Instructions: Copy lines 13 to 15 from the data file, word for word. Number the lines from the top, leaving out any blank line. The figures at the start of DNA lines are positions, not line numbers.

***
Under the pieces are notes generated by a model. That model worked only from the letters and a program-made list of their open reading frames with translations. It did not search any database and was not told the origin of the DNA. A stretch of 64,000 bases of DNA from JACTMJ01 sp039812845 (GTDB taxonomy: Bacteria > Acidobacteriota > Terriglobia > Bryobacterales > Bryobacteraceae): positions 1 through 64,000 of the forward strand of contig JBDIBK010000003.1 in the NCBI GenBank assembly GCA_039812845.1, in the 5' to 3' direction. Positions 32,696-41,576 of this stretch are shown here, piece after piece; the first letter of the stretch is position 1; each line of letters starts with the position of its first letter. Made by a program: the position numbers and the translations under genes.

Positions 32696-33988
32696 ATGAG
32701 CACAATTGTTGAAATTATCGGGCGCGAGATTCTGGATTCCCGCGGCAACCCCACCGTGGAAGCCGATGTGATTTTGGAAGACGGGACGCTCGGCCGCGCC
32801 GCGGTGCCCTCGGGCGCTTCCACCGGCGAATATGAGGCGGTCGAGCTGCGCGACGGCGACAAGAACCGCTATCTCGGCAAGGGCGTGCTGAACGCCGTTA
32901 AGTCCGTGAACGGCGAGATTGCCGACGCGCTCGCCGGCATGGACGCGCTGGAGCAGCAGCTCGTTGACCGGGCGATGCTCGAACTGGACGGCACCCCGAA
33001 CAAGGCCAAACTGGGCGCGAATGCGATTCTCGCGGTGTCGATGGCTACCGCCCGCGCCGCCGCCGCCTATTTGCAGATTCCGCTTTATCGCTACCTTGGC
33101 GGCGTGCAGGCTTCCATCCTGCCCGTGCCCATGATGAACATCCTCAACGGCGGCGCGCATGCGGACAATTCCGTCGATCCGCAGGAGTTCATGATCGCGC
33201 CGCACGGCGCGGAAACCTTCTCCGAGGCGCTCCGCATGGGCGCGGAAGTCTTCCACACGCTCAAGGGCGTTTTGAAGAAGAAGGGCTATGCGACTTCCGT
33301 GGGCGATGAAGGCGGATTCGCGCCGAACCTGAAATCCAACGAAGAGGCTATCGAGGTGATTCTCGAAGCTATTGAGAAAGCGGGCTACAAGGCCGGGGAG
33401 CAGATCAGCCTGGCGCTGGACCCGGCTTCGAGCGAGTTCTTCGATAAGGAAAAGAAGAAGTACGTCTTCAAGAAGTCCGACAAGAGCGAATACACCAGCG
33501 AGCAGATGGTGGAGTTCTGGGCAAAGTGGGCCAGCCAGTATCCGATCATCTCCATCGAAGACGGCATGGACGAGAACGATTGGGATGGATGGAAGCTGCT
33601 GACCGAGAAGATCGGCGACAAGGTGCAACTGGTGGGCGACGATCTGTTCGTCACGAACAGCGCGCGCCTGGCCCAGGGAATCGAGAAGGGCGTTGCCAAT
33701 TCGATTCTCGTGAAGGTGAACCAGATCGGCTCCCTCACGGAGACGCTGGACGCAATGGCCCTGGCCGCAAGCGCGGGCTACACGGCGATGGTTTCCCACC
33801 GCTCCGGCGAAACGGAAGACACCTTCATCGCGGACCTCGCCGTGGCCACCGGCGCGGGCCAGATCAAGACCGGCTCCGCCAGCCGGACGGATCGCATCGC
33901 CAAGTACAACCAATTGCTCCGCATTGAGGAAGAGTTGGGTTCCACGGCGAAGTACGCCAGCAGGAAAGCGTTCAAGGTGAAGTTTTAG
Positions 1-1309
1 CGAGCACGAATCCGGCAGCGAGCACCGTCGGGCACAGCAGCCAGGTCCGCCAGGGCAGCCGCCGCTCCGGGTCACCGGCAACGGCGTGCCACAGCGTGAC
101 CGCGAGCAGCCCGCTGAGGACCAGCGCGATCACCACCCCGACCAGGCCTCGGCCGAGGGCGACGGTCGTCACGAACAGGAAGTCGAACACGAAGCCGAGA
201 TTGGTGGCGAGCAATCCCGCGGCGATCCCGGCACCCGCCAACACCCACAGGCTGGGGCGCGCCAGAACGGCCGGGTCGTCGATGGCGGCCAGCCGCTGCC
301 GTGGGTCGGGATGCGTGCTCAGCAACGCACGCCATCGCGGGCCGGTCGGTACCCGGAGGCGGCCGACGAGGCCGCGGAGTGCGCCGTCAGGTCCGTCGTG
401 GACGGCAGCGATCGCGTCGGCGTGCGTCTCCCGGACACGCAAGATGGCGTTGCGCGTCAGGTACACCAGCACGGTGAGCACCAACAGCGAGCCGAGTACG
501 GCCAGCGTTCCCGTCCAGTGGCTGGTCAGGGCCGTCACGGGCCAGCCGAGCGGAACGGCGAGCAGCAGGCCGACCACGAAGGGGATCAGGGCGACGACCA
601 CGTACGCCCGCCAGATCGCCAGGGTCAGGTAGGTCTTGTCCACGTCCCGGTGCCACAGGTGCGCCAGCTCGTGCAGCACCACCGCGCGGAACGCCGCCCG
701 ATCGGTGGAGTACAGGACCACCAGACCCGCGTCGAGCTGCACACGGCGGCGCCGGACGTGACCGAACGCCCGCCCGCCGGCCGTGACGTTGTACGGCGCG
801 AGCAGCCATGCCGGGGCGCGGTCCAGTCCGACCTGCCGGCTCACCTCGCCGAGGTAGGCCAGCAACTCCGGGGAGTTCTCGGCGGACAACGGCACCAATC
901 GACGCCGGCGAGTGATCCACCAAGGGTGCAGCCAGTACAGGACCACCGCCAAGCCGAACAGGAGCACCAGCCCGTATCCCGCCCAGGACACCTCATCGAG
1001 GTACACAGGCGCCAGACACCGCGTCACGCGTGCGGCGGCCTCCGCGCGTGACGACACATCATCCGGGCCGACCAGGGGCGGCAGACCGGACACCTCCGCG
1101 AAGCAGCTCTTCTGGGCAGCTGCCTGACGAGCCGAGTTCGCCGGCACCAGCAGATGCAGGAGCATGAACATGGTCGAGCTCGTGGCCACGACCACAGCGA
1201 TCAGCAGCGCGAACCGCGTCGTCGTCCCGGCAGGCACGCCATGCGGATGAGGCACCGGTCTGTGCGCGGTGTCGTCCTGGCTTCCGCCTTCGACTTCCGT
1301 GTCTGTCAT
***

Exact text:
33601 GACCGAGAAGATCGGCGACAAGGTGCAACTGGTGGGCGACGATCTGTTCGTCACGAACAGCGCGCGCCTGGCCCAGGGAATCGAGAAGGGCGTTGCCAAT
33701 TCGATTCTCGTGAAGGTGAACCAGATCGGCTCCCTCACGGAGACGCTGGACGCAATGGCCCTGGCCGCAAGCGCGGGCTACACGGCGATGGTTTCCCACC
33801 GCTCCGGCGAAACGGAAGACACCTTCATCGCGGACCTCGCCGTGGCCACCGGCGCGGGCCAGATCAAGACCGGCTCCGCCAGCCGGACGGATCGCATCGC